Is she an unfortunate victim or bait designed to draw him into a fatal misstep? If she’s a victim, then he’s running out of time to save her. If she’s bait, then his attraction to her will pull him into a fight that’ll cost him everything.”

What works: This blurb takes a different approach. It woos the reader with the very fact that it presents the traditional star-cross-lovers plotline with a dash of paranormal intrigue. There will be romance and there may be betrayal, it says, and in the YA PNR genre, what more can you ask for?

What doesn’t: As a reader, I would love to see what sets this book apart. There is safety in being generic in this genre, but give me a hint of something concrete.

___

Do you have a pitch or synopsis that you’d like to send to the sacrificial altar?  Email it our way with the subject “Pitch Article Submission” at canarypost@gmail.com. 

Read more slapped pitches here.

[ Small Chirp ] New York Times Top 100 Books of 2011

The obvious thing to say about the New York Times list of the  100 noteable books of 2011 is that every book appears on the list is superbly crafted. That gets a resounding ‘duh.’ But mixed among this year’s best selling lit fit, poetry and nonfiction, there are some interesting genre titles that The Canary readers may delight in.

THE LAST WEREWOLF by Glen Duncan. Jake Marlowe, a 200-year-old werewolf, is the last of his kind. But while on the run from both a hunting agency and a horde of vampires, he discovers that perhaps he is not as unique as he once believed. What makes this book particularly noteworthy is the eloquence of the prose. Most reviews go so far as to call the narrative downright poetic, even when describing a werewolf transformation and the kills that follow. I find the concept a nice break from so much of the supernatural lit we’ve gotten as late. This time, the story is not told from the mind of the monster hunter, but rather from the monster himself.

THE LEFTOVERS by Tom Perrotta.  This is by far my favorite title of the year. “The Leftovers” focuses on just that: those unlucky souls who missed the Rapture. Specifically, it focuses on Kevin Garvey who, three years after the “Sudden Departure,” finds himself with a wife who has joined a cult, a son following a character known as the Holy Guru, and a daughter who fallen in with stoners.  The ramifications of the event—which was decidedly nonconformist as it took not only Christians but those across all faiths—echo through the story that is chockfull of satire with a heaping plate of strong characters on the side.  The New York Times summed it up the best: “The Leftovers” is, simply put, the best “Twilight Zone” episode you never saw.”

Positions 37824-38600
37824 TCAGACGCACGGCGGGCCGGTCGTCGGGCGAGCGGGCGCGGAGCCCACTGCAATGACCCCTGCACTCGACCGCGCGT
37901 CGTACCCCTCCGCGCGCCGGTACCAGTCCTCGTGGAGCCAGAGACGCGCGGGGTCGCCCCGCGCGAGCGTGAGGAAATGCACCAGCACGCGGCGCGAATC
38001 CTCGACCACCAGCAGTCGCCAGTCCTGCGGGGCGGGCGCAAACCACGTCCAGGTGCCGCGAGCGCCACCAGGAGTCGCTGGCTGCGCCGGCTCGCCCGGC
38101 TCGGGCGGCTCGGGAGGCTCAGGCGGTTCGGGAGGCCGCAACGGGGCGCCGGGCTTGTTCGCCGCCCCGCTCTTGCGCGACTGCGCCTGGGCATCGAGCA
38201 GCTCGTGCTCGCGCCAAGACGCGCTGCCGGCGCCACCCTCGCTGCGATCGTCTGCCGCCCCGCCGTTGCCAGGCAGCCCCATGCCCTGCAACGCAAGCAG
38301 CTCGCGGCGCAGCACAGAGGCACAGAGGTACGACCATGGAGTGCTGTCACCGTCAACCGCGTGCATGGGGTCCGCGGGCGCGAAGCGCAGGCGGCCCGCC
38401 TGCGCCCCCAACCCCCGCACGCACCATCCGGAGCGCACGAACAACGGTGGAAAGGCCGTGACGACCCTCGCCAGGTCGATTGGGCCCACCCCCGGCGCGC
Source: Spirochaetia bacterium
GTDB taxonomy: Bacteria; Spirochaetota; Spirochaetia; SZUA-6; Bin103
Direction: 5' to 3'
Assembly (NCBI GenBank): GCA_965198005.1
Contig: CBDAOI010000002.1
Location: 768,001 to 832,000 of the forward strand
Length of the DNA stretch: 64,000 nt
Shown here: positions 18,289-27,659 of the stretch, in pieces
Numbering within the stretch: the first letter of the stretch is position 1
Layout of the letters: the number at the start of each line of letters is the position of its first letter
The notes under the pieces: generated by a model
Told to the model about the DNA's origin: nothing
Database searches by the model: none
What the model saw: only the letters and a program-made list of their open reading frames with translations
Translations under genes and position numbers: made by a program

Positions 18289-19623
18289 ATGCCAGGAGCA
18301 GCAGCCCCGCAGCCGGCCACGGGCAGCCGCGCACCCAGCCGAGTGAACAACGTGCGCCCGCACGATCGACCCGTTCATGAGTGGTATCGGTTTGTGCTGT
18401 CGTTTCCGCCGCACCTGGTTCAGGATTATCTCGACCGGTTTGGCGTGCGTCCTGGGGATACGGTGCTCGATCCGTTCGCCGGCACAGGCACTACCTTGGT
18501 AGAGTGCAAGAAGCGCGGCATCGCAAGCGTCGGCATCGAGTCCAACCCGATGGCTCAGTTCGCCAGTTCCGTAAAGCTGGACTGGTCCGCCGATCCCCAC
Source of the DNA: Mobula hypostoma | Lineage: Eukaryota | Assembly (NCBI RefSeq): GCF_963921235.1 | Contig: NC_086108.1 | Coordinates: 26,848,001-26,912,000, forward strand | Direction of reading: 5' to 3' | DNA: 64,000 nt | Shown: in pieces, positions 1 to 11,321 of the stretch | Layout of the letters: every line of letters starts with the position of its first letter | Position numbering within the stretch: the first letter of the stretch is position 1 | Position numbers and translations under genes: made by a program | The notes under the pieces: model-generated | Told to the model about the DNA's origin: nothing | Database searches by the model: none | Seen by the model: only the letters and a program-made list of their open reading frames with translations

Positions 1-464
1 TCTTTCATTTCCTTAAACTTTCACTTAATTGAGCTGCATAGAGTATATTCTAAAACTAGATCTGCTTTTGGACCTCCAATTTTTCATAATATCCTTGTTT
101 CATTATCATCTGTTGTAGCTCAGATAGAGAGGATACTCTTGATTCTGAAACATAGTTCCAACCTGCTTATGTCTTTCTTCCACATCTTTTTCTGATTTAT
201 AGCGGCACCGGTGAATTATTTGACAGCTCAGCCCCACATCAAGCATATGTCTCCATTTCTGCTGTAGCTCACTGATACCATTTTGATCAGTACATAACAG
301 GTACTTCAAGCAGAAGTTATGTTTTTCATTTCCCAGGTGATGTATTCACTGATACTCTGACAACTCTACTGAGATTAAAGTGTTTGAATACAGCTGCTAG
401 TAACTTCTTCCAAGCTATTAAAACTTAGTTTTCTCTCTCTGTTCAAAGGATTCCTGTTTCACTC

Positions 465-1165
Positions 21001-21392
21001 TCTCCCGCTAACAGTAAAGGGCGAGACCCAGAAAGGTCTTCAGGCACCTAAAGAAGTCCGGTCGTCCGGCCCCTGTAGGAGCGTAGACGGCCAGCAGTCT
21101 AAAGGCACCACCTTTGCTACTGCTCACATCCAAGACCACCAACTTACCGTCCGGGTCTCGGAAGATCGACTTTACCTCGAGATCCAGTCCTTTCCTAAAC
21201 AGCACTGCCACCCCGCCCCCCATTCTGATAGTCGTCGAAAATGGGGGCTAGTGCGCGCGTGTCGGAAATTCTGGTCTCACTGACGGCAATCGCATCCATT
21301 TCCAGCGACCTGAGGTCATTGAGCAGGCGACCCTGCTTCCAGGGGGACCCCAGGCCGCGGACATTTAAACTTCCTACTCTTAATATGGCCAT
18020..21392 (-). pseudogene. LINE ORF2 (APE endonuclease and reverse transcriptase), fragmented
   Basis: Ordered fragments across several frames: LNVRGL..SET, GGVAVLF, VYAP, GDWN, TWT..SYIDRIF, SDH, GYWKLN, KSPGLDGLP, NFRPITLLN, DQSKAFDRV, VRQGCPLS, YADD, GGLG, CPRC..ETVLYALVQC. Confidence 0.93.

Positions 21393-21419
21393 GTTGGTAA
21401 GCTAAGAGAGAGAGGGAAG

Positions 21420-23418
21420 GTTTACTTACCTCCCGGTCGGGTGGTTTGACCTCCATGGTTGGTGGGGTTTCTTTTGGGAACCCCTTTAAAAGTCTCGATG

1Q84 by Haruki Murakami.  On a recent pop into Barnes and Noble, my mother picked up this dictionary-sized book and said, “That better be an awesome story for that many pages.” And from what I’ve heard, awesome doesn’t begin to cover it. Murakami has always been a master storyteller, but never more so than when tackling dystopian lit. Set in 1984 (of course), the story is a combination love-psychological-political-thriller tale, and, in general, defies condensed description of plot. Suffice it to say, it’s crazy—and crazy good.

You can check out the rest of the list here.

What about you, Canaries? What is your favorite book of 2011?


[ Small Chirps ] Can you publish your NaNoWriMo novel?

National Novel Writing Month (NaNoWriMo or NaNo, for short) is in full swing, and hundreds of thousands of aspiring writers worldwide are hitting Week 2 of their attempt to write 50,000 words in 30 days. This is my third year doing NaNo, and so far it’s going well: I’m over 2,000 words ahead, giving me a nice cushion in case I have an off day later in the month, and I’ve got a list of writing prompts to help ease me through the notorious second-week slump (for those new to NaNoWriMo, the second week is when the novelty of the story wears off, but the end is still nowhere in sight. It’s a dark time).

I do NaNoWriMo because I become a part of a great community, join a solid writing boot camp to kick productivity into high gear, and the pressure often results in my creative energy leaping off into directions far different from where it goes for most of the year. I do NaNo, in fact, primarily for the excitement of doing NaNo, but there’s always that voice that crops up, from a friend or family member, fellow writer or even that nagging voice in the back of my own mind.

What many of us really want to know at the end of the day is: Will this month of frenzied writing leave us with something we can publish?